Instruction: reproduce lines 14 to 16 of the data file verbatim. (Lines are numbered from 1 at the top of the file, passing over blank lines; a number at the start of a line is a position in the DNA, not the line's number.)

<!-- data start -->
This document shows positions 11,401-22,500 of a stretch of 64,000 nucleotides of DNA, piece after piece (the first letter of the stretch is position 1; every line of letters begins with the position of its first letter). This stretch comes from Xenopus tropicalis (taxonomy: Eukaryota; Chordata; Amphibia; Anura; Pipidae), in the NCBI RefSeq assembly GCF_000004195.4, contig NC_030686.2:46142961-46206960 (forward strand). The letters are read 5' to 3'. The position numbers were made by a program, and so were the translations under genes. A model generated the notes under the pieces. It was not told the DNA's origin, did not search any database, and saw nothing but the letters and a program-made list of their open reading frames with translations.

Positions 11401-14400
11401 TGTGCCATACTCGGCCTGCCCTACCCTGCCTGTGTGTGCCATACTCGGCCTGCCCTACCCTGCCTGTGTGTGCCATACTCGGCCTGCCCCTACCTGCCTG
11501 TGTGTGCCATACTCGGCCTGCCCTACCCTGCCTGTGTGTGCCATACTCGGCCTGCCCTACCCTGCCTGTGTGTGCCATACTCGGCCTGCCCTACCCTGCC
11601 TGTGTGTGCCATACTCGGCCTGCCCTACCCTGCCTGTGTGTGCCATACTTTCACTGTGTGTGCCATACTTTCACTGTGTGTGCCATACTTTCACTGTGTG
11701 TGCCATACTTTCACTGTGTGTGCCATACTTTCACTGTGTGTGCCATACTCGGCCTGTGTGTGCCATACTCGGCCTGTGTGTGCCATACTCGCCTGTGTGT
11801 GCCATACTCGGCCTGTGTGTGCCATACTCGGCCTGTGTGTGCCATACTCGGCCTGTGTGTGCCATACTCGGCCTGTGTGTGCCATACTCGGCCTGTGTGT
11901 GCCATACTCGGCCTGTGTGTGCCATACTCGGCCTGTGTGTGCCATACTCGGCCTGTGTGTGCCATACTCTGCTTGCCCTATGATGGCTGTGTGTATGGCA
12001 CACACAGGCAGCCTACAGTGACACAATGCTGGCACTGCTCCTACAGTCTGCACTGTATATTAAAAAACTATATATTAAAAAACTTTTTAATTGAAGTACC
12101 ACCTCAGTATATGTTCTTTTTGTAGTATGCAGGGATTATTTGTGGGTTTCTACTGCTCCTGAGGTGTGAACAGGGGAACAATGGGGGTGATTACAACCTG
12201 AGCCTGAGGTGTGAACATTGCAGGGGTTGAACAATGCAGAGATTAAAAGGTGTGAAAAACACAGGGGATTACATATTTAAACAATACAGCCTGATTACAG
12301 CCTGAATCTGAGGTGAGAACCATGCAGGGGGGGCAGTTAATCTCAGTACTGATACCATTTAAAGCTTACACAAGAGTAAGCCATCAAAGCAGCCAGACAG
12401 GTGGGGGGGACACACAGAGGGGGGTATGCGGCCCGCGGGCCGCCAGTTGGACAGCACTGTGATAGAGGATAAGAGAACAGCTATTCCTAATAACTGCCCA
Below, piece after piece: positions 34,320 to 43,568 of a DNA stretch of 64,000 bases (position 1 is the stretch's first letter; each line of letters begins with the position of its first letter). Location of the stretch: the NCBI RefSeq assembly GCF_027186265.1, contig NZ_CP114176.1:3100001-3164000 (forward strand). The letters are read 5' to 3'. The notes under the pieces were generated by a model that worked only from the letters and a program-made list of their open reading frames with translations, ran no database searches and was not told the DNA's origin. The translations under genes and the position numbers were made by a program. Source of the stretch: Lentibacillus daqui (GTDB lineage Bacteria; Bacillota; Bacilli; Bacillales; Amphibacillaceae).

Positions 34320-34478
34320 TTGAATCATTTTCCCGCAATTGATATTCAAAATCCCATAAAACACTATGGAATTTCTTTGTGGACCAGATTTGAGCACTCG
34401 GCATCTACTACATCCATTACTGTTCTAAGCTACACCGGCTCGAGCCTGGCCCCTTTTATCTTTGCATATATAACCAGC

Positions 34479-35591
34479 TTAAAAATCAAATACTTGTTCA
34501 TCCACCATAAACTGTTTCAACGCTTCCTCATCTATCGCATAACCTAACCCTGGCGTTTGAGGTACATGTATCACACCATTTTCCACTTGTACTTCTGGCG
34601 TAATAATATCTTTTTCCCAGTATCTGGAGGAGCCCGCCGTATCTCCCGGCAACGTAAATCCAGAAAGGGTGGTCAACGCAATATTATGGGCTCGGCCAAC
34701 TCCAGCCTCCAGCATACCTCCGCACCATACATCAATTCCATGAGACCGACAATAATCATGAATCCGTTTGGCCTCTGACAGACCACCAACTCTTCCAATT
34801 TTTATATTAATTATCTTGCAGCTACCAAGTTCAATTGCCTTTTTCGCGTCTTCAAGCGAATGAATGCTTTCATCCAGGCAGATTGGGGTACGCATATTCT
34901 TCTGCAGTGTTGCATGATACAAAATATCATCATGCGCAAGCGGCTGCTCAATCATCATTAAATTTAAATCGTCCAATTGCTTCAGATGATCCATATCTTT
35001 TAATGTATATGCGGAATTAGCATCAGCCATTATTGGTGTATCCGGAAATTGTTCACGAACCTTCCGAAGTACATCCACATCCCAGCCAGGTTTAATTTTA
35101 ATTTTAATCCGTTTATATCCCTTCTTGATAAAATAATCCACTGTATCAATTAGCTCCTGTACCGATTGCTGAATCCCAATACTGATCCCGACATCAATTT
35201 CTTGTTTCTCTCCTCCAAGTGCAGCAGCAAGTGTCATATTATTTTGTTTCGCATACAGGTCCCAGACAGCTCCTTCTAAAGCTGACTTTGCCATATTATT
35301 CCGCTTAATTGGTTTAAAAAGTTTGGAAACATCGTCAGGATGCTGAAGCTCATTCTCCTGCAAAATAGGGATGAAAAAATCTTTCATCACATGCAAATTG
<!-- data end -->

Below, piece after piece: positions 34,320 to 43,568 of a DNA stretch of 64,000 bases (position 1 is the stretch's first letter; each line of letters begins with the position of its first letter). Location of the stretch: the NCBI RefSeq assembly GCF_027186265.1, contig NZ_CP114176.1:3100001-3164000 (forward strand). The letters are read 5' to 3'. The notes under the pieces were generated by a model that worked only from the letters and a program-made list of their open reading frames with translations, ran no database searches and was not told the DNA's origin. The translations under genes and the position numbers were made by a program. Source of the stretch: Lentibacillus daqui (GTDB lineage Bacteria; Bacillota; Bacilli; Bacillales; Amphibacillaceae).

Positions 34320-34478
34320 TTGAATCATTTTCCCGCAATTGATATTCAAAATCCCATAAAACACTATGGAATTTCTTTGTGGACCAGATTTGAGCACTCG